A diagnosis of Alzheimer’s disease can be terrifying for both the patient and their family. With a third to nearly half of people affected by Alzheimer’s by the age of 85, it is a reality many families will have to face. On this episode of Patient Power, guest host Gina Tuttle is joined by Dr. Elaine Peskind, associate director of the University of Washington’s Alzheimer’s Disease Research Center and Rowena Rye, of the Alzheimer’s Association of Seattle, to help listeners understand more about the signs of early Alzheimer’s and what caregivers should expect in the future when caring for a loved one diagnosed with the disease.
Dick Lundgren also joins the conversation to share the challenges he has faced while caring for his wife, who was diagnosed with Alzheimer’s over seven years ago. He explains the early signs and symptoms his wife, Dorothy, presented and how the disease has progressed from one stage to the next. Dick speaks candidly about both he and his wife’s struggles with the devastating disease.
Dr. Peskind explains the different stages of Alzheimer’s, as well as how effective treatments can help to delay the progression of the disease. Dr. Peskind spends a large portion of the conversation addressing steps that can be taken to slow the progression of the disease, as well as ways to manage the depression that often accompanies Alzheimer’s, both for the caregiver and patient.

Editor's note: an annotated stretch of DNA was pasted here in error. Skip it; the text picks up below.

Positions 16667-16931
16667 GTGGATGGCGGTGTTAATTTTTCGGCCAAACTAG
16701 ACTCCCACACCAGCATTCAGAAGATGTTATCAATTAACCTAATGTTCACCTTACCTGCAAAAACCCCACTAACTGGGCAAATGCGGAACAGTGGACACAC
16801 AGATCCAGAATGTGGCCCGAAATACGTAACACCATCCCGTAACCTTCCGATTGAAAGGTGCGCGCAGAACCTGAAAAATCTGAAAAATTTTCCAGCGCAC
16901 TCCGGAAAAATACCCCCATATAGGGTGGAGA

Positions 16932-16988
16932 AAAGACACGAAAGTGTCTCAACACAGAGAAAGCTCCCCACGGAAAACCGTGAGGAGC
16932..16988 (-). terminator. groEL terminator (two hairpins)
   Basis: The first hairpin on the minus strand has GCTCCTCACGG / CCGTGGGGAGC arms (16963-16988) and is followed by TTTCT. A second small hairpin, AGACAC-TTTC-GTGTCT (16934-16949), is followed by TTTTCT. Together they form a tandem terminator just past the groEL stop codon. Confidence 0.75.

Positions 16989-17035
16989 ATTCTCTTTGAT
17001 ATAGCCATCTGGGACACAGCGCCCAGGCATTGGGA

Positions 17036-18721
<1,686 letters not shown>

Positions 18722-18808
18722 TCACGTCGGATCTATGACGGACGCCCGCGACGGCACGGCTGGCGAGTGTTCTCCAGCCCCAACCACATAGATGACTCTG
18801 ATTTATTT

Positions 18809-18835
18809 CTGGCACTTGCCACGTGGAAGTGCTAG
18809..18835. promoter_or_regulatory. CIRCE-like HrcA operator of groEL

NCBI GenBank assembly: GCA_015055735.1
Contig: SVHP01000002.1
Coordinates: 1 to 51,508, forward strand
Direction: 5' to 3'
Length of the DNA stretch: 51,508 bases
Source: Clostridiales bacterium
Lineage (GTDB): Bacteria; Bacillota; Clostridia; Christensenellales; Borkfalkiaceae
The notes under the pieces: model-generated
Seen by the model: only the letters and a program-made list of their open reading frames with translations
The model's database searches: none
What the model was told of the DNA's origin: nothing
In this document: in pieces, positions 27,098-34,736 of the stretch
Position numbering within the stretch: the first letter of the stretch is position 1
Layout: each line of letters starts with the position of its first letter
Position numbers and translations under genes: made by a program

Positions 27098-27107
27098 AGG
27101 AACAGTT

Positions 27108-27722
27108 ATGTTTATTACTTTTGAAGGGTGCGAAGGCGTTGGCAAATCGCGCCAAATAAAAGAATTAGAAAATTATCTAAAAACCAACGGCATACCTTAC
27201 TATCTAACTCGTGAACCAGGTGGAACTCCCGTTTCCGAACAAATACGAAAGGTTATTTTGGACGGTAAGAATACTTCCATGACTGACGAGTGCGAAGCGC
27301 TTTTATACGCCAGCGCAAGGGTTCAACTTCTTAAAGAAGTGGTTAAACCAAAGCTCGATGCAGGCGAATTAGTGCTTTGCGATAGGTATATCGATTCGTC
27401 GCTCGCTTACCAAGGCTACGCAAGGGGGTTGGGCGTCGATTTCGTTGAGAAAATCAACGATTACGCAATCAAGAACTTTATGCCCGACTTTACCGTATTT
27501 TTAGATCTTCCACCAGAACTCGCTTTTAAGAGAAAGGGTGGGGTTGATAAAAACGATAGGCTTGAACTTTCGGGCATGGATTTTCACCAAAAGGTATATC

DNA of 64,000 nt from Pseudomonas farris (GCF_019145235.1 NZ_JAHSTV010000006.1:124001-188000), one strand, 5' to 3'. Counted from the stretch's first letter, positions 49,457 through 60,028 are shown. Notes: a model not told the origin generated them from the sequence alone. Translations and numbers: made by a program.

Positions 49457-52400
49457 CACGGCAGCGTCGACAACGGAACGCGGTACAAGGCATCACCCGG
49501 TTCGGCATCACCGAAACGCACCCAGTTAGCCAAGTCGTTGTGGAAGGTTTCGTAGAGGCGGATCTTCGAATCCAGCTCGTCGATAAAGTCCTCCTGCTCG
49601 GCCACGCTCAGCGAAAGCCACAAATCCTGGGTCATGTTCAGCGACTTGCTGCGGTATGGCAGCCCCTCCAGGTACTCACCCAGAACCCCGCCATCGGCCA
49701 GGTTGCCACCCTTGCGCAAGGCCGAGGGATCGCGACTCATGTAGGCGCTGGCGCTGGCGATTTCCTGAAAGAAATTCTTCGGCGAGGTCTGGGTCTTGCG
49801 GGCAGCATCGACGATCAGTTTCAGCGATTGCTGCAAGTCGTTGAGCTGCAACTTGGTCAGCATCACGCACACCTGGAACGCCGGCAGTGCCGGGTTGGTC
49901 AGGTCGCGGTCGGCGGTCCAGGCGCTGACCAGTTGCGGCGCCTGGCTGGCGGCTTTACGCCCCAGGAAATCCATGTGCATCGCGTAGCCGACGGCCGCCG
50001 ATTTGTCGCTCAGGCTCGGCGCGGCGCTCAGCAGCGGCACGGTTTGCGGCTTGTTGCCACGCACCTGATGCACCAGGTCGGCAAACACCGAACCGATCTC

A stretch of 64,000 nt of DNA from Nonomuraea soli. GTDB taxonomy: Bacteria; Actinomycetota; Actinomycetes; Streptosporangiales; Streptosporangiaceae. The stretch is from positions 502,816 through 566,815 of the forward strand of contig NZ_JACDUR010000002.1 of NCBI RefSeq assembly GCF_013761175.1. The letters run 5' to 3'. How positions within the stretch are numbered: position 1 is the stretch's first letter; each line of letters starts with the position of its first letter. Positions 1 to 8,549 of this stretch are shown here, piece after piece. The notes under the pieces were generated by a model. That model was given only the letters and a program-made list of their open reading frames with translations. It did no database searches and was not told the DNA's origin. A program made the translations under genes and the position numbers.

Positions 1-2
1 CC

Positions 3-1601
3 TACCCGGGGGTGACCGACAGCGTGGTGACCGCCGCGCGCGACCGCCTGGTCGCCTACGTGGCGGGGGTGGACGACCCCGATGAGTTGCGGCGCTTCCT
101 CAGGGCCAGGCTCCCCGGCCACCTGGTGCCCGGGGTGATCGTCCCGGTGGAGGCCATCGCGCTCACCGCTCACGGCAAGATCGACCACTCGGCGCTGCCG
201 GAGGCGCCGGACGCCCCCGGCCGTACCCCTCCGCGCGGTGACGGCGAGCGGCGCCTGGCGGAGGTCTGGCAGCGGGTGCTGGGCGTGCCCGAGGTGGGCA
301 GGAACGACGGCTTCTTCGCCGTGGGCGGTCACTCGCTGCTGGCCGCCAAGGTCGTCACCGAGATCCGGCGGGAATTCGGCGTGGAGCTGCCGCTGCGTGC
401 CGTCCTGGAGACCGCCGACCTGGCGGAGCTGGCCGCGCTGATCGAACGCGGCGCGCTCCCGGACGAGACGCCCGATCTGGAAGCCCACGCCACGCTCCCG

Of course, not all relapses in memory are indicative of a larger problem. Learn about the 60-second test you can give yourself to know if you should see a doctor about your memory issues. There are many common sense things you can do, such as eating antioxidant-rich foods and exercising, that may help to ward off the disease.
Continued research about the causes of Alzheimer’s is essential if doctors hope to find better ways to treat and, perhaps someday, reverse the effects of the disease. Dr. Peskind shares information about the latest research studies involving biomarkers in spinal fluids and walks listeners through how to participate in these studies. Overall, this is a thoughtful and profoundly educational Patient Power program that is not to be missed.
Elaine Peskind, M.D.
Associate Director of the UW Alzheimer’s Disease Research Center, UW MedicineAt the University of Washington Medical Center, Dr. Peskind serves as Associate Director of the Alzheimer’s Disease Research Center and Professor in the department of Psychiatry and Behavioral Sciences. Dr. Peskind obtained her medical degree from UW Medical Center. more >
Director of Community Resources, Alzheimer's Association of Western and Central Washingtonmore >